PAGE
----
And need I mention I'm in awe of the rescue team? This is not, by any stretch, a usual sort of rescue attempt.

Previous posts: Updates on trapped Tasmanian miners, Trapped miners get food, water, medicine

Friday, May 05, 2006

Happy 500th Anniversary, Swiss Guards

Let's see. 1506? The United States of America was, figuratively speaking, not even a glimmer in someone's eye. It would be, for instance, a full century before The First Charter of Virginia was written.

In 1506, it would be another 356 years before a gold rush brought the first serious influx of settlers to what is now my hometown.

But in 1506 the Swiss Guards were already on the job at the Vatican. See Amy Welborn's open book: Happy Anniversary, Swiss Guards for info and links on celebrations marking the milestone.

Nice radio links

Remember Gary Owens? Did you know he's still working as a disc jockey?

I was steered to Sunny 1550 KKAD today, and have been listening to Owens' show for over an hour and a half and enjoying every bit of it.

KKAD is part of the Music of Your Life network, which is kind enough to list radio stations that aren't part of the network but play the same sort of music, which they call Adult Pop Standards.

Right now I'm listening to Nat King Cole... :-)

Trying to clean up Moscow...

The BBC World Service has a Learning English section, which has, amongst other subsections, something called Words in the News, which highlights and defines words and phrases in news stories. You can listen to the story, or just to the highlighted words, in addition to reading the text.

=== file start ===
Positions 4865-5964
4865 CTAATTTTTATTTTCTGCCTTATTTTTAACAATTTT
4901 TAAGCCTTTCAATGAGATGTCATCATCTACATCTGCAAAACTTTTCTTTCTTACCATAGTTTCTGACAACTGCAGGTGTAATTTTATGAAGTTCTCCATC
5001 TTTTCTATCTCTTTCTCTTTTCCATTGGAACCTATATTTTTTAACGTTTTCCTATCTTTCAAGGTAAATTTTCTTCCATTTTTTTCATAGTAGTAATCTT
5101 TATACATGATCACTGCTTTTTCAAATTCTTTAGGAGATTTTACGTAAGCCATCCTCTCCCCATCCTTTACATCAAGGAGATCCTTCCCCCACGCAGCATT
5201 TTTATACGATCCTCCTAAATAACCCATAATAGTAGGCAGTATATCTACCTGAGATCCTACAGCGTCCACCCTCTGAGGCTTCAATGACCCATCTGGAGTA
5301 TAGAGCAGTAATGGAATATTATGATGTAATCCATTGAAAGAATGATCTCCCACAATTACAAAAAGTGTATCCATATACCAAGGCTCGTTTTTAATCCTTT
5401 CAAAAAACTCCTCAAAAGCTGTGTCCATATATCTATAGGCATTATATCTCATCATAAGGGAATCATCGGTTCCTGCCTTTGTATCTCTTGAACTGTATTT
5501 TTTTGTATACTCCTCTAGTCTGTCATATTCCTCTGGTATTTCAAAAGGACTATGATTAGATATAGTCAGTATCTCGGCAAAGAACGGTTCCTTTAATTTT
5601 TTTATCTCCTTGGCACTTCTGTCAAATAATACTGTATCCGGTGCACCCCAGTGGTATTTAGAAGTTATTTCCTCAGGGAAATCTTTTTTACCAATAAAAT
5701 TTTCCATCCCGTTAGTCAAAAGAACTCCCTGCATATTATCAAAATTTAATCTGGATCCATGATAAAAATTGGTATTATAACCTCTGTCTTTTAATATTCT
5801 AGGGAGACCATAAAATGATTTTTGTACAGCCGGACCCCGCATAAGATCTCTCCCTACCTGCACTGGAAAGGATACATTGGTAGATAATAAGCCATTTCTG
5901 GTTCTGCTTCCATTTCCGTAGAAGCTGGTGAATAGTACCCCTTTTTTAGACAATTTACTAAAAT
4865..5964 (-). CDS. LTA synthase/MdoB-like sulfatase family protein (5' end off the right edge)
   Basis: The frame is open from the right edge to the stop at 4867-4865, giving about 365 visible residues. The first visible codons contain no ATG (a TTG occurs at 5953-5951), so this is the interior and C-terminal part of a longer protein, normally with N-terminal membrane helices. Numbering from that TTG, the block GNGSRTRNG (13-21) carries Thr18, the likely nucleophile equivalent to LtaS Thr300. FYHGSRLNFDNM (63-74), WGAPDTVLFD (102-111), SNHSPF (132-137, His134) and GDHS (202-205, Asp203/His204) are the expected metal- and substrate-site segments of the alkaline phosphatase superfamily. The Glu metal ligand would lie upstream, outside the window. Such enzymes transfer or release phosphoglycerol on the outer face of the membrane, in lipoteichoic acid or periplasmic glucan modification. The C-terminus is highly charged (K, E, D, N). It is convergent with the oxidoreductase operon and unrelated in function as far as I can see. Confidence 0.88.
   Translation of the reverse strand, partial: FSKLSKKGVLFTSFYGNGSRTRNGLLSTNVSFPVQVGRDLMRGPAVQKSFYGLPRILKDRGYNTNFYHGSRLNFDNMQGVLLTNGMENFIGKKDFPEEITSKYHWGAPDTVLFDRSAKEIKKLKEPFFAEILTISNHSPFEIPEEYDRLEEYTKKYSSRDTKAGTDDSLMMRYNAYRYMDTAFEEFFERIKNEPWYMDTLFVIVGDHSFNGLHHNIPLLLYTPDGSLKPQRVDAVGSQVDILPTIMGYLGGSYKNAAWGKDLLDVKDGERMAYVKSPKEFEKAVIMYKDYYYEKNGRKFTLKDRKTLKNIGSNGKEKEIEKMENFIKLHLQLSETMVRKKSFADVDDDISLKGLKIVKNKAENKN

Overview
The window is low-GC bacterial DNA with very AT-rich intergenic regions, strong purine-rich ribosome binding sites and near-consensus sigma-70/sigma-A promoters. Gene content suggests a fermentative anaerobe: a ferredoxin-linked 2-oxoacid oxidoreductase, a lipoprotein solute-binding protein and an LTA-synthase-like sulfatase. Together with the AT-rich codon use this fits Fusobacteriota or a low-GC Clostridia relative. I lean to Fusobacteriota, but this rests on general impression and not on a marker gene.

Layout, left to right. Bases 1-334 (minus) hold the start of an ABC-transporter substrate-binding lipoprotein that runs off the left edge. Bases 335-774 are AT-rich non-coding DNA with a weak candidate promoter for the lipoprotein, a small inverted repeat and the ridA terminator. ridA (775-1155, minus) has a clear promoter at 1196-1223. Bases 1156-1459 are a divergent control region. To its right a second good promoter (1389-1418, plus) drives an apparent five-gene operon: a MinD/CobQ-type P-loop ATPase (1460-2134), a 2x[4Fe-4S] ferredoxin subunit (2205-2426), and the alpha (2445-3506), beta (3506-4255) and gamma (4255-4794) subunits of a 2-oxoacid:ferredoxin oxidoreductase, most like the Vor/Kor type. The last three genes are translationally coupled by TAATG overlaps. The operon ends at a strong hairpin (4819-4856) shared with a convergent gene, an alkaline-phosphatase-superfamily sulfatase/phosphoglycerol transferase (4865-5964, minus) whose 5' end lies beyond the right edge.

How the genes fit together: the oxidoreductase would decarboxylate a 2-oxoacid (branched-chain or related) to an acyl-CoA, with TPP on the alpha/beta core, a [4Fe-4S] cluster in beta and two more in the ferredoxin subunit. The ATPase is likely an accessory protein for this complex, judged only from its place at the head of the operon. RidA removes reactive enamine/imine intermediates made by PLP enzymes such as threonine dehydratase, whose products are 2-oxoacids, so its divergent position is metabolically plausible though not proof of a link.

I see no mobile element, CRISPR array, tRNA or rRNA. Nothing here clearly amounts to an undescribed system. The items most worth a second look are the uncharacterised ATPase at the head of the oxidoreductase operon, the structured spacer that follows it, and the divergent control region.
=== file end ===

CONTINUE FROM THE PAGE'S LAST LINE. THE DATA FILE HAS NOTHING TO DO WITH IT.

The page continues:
What caught my eye today was a May 2, 2006, story out of Moscow, Russia, where city authorities have declared a clean car month, imposing fines for noncompliance -- and some folks are, uhm, perhaps not cooperating in the spirit hoped for by the city officials, shall we say?

Do any young folks understand how amazing it is that Moscow radio programs are, according to James Rodgers, Moscow correspondent, "informing drivers of their rights and encouraging them to challenge officers who stop them"?

Or that a newspaper did an online poll which found (bolding in original, showing highlighted English to learn): "46 per cent agreed a car was dirty if the number plate wasn't visible. 23 per cent said it was if the car had "wash me" written on it, 22 per cent if the make or the colour of the car couldn't be determined. A stubborn nine per cent maintained that a car was dirty only if the actual driver was invisible."?